The accompanying drawing, which is included to provide further understanding of the invention and is incorporated in and constitute a part of this specification, illustrates the performance of some preferred embodiments of the invention and, together with the description, serves to explain the principles of the invention.
The following currently preferred embodiments of the invention are provided as illustrative examples, without limiting the full scope of the invention as described in the SUMMARY OF THE INVENTION section and further specified in the claims. A vast number and variety of additional embodiments can be imagined readily by workers of ordinary skill in the field of the invention with the benefit of this disclosure.
B100 biodiesel obtained from cottonseed oil, rapeseed oil, palm oil, or a combination thereof, is used in the currently preferred embodiments of the invention. Petrodiesel, mineral oils, and mineral oil derivatives, are all excluded from the currently preferred embodiments, which may, however, include a polyalphaolefin, another isomerized olefin, or a combination thereof, in addition to a B100 biodiesel. The currently most preferred embodiments go further, by also excluding polyalphaolefins and other isomerized olefins.
It is foreseen that the preferred and especially the most preferred embodiments would be preferentially utilized particularly in offshore applications (as well as in other environmentally sensitive areas) since a B100 biodiesel is both completely nontoxic to marine life and highly biodegradable so that it offers no threat in its offshore application should a spill occur.
The currently preferred embodiments of the invention intended for use as additives for water-based drilling muds utilize a B100 biodiesel liquid, or mixtures of B100 biodiesel liquids, in a concentration range of 70% to 95% by volume; with other liquid additives blended in a total concentration of 30% to 5% by volume; to function as a water-based drilling mud lubricant, spotting fluid, shale inhibitor, fluid loss control agent, and/or ROP enhancer. The B100 biodiesel-additive blend is used at a concentration of 0.25% to 15.0% by volume in the water-based drilling mud system.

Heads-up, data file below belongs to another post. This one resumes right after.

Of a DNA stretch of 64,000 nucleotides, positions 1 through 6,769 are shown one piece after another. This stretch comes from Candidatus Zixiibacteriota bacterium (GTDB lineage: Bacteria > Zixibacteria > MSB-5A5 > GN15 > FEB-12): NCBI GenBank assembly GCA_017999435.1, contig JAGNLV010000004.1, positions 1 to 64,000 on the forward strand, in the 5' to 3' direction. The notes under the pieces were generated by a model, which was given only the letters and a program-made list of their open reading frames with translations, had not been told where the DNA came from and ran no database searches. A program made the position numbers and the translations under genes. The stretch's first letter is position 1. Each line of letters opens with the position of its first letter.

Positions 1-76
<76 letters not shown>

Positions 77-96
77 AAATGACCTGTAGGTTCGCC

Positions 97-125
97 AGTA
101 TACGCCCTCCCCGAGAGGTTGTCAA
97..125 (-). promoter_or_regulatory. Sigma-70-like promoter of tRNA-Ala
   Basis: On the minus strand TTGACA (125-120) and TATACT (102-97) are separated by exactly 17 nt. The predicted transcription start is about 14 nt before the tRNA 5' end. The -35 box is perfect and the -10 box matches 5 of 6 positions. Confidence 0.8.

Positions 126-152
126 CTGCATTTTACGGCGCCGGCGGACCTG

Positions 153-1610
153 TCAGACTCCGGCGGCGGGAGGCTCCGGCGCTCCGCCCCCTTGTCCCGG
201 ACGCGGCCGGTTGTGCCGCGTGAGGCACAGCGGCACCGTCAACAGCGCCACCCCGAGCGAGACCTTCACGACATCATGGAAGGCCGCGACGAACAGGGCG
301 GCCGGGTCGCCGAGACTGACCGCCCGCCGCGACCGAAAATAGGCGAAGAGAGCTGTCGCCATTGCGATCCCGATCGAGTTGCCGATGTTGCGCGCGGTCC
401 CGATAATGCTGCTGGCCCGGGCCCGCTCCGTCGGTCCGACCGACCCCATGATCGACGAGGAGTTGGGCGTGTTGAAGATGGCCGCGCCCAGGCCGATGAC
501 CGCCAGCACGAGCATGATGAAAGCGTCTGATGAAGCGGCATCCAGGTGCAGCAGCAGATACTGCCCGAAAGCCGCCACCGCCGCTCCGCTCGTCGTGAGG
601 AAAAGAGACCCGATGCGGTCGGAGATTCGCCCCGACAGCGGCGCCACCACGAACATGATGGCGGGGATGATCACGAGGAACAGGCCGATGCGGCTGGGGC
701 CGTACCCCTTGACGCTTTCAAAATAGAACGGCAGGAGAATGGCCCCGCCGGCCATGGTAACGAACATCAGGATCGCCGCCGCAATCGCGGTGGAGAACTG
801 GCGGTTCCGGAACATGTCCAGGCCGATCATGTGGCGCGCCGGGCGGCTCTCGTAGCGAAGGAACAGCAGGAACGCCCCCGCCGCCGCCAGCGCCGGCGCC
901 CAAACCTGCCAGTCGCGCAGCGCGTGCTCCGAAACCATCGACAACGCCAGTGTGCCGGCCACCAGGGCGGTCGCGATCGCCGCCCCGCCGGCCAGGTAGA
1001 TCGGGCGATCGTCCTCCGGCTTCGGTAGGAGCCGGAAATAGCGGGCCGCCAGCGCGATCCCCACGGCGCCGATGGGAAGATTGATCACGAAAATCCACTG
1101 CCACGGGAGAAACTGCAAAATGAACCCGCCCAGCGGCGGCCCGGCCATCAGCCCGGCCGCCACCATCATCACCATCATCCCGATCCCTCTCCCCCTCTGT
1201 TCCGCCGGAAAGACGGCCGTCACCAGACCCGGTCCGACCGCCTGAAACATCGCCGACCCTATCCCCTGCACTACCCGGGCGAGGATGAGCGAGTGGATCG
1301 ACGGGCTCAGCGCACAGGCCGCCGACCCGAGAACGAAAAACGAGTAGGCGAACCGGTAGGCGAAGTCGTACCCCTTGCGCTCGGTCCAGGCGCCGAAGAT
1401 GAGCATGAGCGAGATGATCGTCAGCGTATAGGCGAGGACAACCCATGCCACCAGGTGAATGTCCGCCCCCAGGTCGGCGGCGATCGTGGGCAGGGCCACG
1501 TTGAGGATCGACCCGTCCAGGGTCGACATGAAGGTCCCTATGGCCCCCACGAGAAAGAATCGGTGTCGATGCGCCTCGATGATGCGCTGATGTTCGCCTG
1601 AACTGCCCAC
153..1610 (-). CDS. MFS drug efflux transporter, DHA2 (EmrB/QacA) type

The components blended in a B100 biodiesel for such applications include, but are not limited to, any suitable additives selected from the group consisting of emulsifiers, thinners, surfactants, electrolytes, viscosifiers, polymeric inhibitors, clays, starches, alkalinity and pH control additives, bactericides, calcium reducers, corrosion inhibitors, defoamers, hydrate suppressants, and temperature stability agents. A suitable additive package may consist, for example, of a blend of sulfurized fatty acids and modified fatty acids for lubrication; a blend of modified fatty acid and amides for spotting; a blend of electrolytes, inhibiting polymers and/or thinners for shale inhibition; a clay, a starch, a polymeric loss control agent, or combinations thereof, for fluid loss control; and a blend of lubricating, shale inhibiting, and fluid loss control additives for ROP enhancement. The selection of a suitable additive package is a matter of design choice (dependent on the application of interest) and not within the scope of the present invention.
As was discussed earlier, as the drill string rotates through the formation, the torque and/or drag may increase, and lubrication of the drill string is hence critical to prevent the torque and/or drag from becoming unacceptably large. A lubricant is, therefore, introduced into the water-based drilling mud system to lubricate the drill string.
The additives incorporated into a B100 biodiesel for the lubricant application mainly include various emulsifiers, thinners and surfactants. The B100 biodiesel-additive blend can be incorporated into a water-based mud system, for example by introducing the blend into the mud pit, without interrupting the flow of the drilling mud, since the blend can be mixed into the mud system as the mud system is being introduced downhole. Once it reaches the downhole environment, the blend helps lubricate the surface between the wall of the drill pipe and the wall of the surrounding formation, so as to reduce the torque and drag on the drill string during downhole drilling, completion and workover operations.